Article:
Books and DVDs


"Smile" the man said, things could be worse. So I smiled and darned if things didn’t get worse!

Last night somebody decided to challenge BOTH front windows of my truck to a duel with a brick. And guess what? The windows, both of them, lost! And the worst part is they also stole my GPS!

Now, it occurs to me that with shattered glass all over my truck, 60 miles from home and with a major rain storm on the way, I am more upset about the loss of my technology than I am about the damage to the truck! What up with that?

(Bear with me while we cover a bit of not-so-ancient history …)

Not that many years ago when you wanted to send a business letter, you would put two sheets of paper separated by a sheet of carbon paper into a typewriter. Then came the amazing technology of copiers and fax machines. Today, even those are antiques. Everything is electronic; information is transferred at the speed of light via Email and the web. And most people would rather eat glass than be without their cell phones.

So when I realized my GPS had been stolen, my first thought was, “How am I going to find the arena for the show this weekend?” And then it occurred to me… “I’ll ask Cowboy!”

Admittedly, I am geographically challenged. I have never understood how reiners and jumpers can remember those complex patterns. That’s why I like barrels… three turns and home!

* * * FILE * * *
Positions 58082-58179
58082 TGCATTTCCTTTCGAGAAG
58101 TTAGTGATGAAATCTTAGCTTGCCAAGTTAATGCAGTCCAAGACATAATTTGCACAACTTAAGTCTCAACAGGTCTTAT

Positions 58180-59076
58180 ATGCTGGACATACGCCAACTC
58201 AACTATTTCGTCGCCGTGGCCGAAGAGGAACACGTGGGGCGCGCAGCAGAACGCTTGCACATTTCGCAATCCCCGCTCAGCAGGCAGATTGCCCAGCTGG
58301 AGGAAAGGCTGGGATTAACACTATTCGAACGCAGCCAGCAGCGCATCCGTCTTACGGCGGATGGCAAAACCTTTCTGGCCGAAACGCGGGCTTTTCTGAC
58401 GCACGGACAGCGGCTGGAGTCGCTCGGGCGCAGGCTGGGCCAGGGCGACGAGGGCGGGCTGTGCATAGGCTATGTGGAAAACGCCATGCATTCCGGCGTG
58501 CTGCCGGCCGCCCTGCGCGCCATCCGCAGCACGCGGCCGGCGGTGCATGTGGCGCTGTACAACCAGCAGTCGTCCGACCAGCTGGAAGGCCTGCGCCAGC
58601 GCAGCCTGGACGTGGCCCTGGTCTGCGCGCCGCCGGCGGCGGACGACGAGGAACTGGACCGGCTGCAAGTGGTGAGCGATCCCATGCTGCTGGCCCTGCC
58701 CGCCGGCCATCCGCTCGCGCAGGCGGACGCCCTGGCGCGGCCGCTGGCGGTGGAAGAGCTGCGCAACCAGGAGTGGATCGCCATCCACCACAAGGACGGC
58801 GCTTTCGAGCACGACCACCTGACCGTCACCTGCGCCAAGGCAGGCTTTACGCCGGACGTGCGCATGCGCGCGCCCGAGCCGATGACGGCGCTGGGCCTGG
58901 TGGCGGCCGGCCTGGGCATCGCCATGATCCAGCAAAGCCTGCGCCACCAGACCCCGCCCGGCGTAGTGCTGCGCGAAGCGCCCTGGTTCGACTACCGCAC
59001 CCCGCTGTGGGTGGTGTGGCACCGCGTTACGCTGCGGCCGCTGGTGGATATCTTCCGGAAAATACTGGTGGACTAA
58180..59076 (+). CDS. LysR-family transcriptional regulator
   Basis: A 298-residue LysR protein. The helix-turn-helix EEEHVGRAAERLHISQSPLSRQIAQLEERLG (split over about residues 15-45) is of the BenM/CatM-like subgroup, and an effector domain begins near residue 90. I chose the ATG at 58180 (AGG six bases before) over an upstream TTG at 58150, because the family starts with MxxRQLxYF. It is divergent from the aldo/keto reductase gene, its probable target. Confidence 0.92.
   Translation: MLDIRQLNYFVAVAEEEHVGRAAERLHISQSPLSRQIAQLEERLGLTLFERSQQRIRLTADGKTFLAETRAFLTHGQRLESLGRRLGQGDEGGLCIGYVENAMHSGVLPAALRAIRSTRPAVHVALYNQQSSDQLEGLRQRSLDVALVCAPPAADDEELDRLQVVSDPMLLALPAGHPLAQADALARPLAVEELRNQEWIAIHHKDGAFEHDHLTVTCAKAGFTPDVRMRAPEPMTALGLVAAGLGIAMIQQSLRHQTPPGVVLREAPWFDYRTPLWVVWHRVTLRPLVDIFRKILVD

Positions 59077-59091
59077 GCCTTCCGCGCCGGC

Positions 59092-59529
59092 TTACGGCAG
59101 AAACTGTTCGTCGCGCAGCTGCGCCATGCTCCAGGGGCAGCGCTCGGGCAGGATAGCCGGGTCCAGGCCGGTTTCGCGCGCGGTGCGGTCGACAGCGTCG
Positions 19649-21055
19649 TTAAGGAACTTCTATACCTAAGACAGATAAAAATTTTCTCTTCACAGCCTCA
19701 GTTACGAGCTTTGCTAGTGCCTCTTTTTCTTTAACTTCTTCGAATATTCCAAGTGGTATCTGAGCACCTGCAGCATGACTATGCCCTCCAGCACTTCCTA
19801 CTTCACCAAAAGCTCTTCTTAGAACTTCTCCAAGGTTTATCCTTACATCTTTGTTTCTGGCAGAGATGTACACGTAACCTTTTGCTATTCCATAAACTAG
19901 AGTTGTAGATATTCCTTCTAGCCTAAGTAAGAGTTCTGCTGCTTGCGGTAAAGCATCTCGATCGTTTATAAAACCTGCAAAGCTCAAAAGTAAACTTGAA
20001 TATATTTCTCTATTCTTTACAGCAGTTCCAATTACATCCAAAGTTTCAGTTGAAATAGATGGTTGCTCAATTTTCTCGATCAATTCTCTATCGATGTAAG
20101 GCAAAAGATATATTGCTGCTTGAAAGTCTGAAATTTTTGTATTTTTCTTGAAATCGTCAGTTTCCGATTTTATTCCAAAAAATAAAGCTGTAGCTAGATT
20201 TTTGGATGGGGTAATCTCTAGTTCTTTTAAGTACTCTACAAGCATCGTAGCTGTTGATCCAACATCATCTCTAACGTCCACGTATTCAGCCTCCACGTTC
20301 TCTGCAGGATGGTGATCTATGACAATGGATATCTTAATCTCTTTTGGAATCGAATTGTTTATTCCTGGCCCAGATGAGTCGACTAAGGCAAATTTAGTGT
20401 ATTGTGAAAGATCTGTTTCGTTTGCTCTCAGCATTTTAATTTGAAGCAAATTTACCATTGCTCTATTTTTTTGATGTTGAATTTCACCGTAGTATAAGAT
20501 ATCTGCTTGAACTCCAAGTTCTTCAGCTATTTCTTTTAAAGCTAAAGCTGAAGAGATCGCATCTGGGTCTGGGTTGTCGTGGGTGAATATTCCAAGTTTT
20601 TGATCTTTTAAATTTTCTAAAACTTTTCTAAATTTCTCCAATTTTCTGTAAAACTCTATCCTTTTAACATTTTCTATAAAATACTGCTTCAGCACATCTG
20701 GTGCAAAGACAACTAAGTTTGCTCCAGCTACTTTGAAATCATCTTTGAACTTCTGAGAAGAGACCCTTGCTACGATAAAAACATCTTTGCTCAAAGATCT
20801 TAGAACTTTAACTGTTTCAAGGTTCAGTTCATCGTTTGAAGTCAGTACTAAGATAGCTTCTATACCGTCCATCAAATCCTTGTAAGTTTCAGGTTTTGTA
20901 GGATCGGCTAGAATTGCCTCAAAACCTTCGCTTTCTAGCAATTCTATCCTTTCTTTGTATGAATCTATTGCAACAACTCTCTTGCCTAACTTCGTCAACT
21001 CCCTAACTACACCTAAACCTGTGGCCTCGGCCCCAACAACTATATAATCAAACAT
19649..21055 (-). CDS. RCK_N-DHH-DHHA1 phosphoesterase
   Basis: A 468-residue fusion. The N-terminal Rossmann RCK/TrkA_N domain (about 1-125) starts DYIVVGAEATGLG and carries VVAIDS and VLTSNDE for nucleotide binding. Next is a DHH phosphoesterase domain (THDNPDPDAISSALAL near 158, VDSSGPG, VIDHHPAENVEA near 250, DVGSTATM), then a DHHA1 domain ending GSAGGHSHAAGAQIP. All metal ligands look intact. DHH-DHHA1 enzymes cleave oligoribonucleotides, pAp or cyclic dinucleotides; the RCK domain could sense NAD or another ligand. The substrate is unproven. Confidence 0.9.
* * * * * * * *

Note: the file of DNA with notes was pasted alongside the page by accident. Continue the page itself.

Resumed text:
Think about it! If I’m out on trail and I get lost, all I have to do is give Cowboy free rein and he heads home, even in the dark! No muss, no fuss, no bother. I need high-technology and a constellation of satellites to find my way and all Cowboy needs is his instincts. It does give us pause.

Horses are a welcome antidote to technology. Although technology certainly plays a part in better equipment and health for our horses, it is not a central theme. My Sharon Camarillo saddle is still made by hand with the same leather used 150 years ago. Cowboy still likes his plain sweet iron bit and my favorite reins are butter soft oiled leather just like the old days. When we ride, we don’t worry about speed limits or MPG. We carry our cell phone for emergencies but turn off the ringer. We don’t worry about dropped calls. On trail, Cowboy and I form our very own TFZ (Technology-Free-Zone). And it is a wonderful thing.

Escaping to our TFZ is calm, cool, and refreshing. It is a chance to relax and chat with Linda and sometimes with Cowboy. Come on, admit it, you talk to your horse when nobody is around, don’t deny it. And why not? You talk to your friends every day! On the other hand, how often do you talk to your car?